Craig S. Mullins

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February / March 2004





zData Perspectives
by Craig S. Mullins  


A Look at the Modes of DB2 V8

When it comes times to manage the migration of your DB2 subsystems to Version 8 you will need to understand the significant differences for V8 migration than for your previous DB2 migration strategies. The biggest difference is the introduction of three distinct modes that dictate how DB2 operates and the functionality that you will have available to you.

But before we discuss these three new DB2 modes, let’s quickly examine the basics of DB2 version migration. Typically, when you decide to begin using a new version of DB2 you will migrate your test subsystems to the new version. Over time and after testing, when you decide that everything looks fine, you “throw the switch” and migrate your production subsystems. When a subsystem is running on the new release (whether test or production) all the functionality of the new version is available to all DB2 users. Of course, for fallback purposes, many shops try to discourage the immediate use of new functionality, preferring to be sure the new release is stable. But prior to V8 there was no mechanism to support such a phased roll-in of new functionality. 

You will be able to exploit the three modes of DB2 to help manage how new functionality is used as you migrate to V8. The three modes are compatibility mode (CM), enabling new function mode (ENFM), and new functionality mode (NFM).

As you begin the migration process DB2 V8 will begin in compatibility mode. No new functionality is available at this stage. A DB2 V8 subsystem in compatibility mode is ideal for verifying functionality of existing applications and processes to ensure that they function as they did in Version 7. Once this verification is complete there is no real need to remain in compatibility mode any longer.

The next phase of the migration process moves DB2 V8 into enabling new function mode. Job DSNTIJNE is run to begin the process of enabling new functionality. At this stage conversion of critical subsystem components has begun, but as long as you remain in this mode, most new functionality is not available to users. Certain DB2 system catalog changes are made during this mode such as the movement of several (not all) table spaces to Unicode, the extension of many existing columns to support long names, and alteration of certain catalog indexes to be NOT PADDED (because VARCHAR is used for long name columns). Additionally, keep in mind that fallback to CM mode or to V7 is not permitted once you have entered ENFM mode.

You can remain in ENFM mode for as long as you need to complete the task. IBM supplies the DSNTIJNH job that can be run to halt the enabling new function job. In this way you can stage enabling new functionality over time. To pick up where you left off, simply run the DSNTIJNE job again and it will figure out where it was halted and start running again. This is a nice feature if you only have a limited window where you can make changes to the DB2 catalog because it permits phased implementation of the required changes.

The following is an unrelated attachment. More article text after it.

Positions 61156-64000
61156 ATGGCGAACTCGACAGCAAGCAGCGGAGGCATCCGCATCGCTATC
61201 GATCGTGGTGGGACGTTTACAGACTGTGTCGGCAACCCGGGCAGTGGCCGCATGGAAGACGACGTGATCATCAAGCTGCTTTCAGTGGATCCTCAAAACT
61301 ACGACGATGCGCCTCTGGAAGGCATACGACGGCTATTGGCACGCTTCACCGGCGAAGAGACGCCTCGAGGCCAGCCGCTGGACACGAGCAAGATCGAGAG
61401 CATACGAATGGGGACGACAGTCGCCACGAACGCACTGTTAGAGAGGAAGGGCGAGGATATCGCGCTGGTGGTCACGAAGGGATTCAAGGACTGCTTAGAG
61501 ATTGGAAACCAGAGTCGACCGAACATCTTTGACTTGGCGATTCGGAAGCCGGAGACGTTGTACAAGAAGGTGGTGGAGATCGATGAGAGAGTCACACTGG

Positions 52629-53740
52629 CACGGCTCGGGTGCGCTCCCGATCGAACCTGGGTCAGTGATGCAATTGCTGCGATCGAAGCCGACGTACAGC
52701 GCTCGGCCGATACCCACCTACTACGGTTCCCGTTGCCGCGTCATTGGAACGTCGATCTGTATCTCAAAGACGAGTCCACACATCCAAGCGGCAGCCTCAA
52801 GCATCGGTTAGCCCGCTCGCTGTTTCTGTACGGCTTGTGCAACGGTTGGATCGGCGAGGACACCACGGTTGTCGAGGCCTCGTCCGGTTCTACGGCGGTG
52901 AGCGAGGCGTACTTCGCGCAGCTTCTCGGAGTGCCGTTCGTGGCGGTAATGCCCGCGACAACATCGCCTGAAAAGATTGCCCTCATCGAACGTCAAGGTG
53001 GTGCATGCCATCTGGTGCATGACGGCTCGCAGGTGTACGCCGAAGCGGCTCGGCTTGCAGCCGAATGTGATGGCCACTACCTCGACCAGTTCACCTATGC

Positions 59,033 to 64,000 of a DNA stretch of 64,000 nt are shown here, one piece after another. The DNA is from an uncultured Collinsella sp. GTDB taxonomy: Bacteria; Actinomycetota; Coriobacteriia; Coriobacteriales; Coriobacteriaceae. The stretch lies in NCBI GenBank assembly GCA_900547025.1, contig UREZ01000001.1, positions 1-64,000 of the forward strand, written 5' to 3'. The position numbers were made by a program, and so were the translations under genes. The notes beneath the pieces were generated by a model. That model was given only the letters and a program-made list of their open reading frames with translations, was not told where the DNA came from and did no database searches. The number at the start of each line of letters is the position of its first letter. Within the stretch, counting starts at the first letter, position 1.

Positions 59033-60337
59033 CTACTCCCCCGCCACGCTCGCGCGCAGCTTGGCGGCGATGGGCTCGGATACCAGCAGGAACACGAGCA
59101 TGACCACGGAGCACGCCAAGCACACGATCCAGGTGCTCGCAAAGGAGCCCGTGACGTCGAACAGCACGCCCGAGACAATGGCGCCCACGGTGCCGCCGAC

The final stage of migrating to DB2 V8 is new functionality mode. Job DSNTIJNF is run to move into new function mode. When your subsystem is moved into this mode all of the new V8 functionality is available and you have successfully migrated to DB2 Version 8. In NF mode, all of the necessary DB2 system catalog changes are complete including the addition of new tables and columns, and any needed modification of existing columns. Additionally, several table spaces will have grown to be too large for 4K pages causing the DB2 catalog to require 8K, 16K, and 32K page sizes and buffer pools for the first time.

Also, keep in mind the following rules as you migrate to DB2 V8 and progress from CM mode to EN mode to NF mode:

  • You must be at DB2 V7 in order to migrate to DB2 V8 – there is no migration to V8 from any previous version or release of DB2.
  • You will need to apply the proper level of maintenance to DB2 V7, before migrating to V8, in order to be able to fallback to V7 from CM mode. If you have not applied the fallback SPE your DB2 V8 migration will fail and you will have to start over by first applying the fallback SPE to V7 and then proceeding with your migration.
  • Although you cannot fallback to V7 after you move to NFM mode you can fallback to ENFM mode if you so desire. This can be useful to curtail usage of V8 functionality if you suspect that it is causing problems.
  • The migration process will change any user-defined indexes that you have built on your DB2 catalog tables, but these indexes will not be changed to NOT PADDED. If these indexes contain any column that refers to a long name then your indexes will become very large until you alter them to be NOT PADDED.
  • Be sure to migrate any existing Type 1 indexes to Type 2. DB2 V8 will fail if any Type 1 indexes are found in the catalog.


The migration process for DB2 V8 is quite different than any previous DB2 release migration.  Be sure to study the DB2 manuals to understand all of the nuances of each mode before beginning the migration of your DB2 subsystems to V8.


From zJournal, February / March 2004.

2004 Craig S. Mullins,  All rights reserved.